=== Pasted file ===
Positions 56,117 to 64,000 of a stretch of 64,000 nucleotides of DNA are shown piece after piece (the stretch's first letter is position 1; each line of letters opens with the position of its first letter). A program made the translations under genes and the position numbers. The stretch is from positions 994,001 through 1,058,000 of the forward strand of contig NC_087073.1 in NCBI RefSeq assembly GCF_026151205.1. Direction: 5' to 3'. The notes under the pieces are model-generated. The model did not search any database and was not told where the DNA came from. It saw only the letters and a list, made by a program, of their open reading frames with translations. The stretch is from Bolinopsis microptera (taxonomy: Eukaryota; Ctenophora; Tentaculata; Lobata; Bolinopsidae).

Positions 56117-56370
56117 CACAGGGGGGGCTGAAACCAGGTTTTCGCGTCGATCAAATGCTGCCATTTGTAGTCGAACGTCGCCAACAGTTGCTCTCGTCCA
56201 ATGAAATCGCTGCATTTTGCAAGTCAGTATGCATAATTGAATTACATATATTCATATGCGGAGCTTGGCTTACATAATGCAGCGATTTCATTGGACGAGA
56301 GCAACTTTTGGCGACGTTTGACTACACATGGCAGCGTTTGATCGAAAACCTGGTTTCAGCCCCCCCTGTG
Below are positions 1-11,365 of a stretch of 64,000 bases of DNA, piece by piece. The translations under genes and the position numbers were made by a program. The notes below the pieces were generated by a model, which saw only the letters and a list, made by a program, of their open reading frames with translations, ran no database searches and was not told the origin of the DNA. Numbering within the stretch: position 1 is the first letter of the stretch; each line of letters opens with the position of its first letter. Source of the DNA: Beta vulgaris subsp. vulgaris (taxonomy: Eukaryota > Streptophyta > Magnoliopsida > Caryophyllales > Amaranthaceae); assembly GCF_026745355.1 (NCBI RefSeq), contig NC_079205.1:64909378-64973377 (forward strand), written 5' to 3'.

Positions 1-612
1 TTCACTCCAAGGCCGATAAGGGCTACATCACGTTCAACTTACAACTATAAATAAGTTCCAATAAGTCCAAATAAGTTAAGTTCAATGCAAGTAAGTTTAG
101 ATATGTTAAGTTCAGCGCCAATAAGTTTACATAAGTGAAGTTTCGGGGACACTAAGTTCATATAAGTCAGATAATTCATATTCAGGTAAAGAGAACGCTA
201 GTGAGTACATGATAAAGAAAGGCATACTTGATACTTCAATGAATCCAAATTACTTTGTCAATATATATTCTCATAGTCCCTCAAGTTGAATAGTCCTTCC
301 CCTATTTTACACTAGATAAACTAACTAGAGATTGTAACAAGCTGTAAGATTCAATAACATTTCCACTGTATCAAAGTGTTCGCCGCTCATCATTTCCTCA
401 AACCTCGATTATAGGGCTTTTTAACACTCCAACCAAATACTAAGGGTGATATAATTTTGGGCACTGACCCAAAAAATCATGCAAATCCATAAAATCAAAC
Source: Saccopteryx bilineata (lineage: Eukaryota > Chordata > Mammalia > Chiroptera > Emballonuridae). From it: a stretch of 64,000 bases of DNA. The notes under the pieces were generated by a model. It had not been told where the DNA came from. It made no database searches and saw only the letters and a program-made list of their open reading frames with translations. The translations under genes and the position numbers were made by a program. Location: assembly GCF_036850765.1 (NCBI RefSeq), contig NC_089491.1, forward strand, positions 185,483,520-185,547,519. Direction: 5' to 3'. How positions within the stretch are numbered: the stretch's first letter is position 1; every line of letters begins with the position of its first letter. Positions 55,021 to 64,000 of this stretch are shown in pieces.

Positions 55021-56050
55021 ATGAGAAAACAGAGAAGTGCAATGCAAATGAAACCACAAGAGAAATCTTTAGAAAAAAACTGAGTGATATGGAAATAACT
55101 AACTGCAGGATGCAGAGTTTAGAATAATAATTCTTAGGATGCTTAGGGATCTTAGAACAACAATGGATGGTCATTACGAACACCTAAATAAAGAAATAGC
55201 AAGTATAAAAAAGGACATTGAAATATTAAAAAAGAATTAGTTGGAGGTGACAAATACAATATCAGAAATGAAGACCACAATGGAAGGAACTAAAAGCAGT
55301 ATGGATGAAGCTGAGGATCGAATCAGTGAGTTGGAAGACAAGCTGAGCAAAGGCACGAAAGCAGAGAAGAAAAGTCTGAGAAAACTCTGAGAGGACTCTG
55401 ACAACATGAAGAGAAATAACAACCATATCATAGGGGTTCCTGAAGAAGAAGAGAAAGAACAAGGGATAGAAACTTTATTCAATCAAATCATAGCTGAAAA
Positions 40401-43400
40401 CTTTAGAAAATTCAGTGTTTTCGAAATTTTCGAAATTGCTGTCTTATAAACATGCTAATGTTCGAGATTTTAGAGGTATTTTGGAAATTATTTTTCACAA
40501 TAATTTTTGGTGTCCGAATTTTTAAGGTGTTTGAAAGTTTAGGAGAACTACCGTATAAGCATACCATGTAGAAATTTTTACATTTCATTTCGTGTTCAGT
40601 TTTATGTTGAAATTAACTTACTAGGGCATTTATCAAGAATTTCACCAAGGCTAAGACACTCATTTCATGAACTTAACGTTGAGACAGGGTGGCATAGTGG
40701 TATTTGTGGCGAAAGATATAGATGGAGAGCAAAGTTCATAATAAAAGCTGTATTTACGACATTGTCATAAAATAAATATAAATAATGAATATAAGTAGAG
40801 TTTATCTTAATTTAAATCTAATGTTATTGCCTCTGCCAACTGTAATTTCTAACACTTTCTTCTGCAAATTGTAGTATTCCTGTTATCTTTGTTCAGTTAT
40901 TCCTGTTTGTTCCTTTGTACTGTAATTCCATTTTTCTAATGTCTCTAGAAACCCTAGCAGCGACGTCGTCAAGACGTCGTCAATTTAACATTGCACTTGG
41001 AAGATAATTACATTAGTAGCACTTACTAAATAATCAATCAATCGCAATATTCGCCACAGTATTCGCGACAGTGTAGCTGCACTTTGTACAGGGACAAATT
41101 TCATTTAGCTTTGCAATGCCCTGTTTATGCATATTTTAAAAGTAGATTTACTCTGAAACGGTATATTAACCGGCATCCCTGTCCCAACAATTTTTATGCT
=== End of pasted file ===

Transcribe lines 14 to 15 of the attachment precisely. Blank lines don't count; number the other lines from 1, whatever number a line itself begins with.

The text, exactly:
Positions 55021-56050
55021 ATGAGAAAACAGAGAAGTGCAATGCAAATGAAACCACAAGAGAAATCTTTAGAAAAAAACTGAGTGATATGGAAATAACT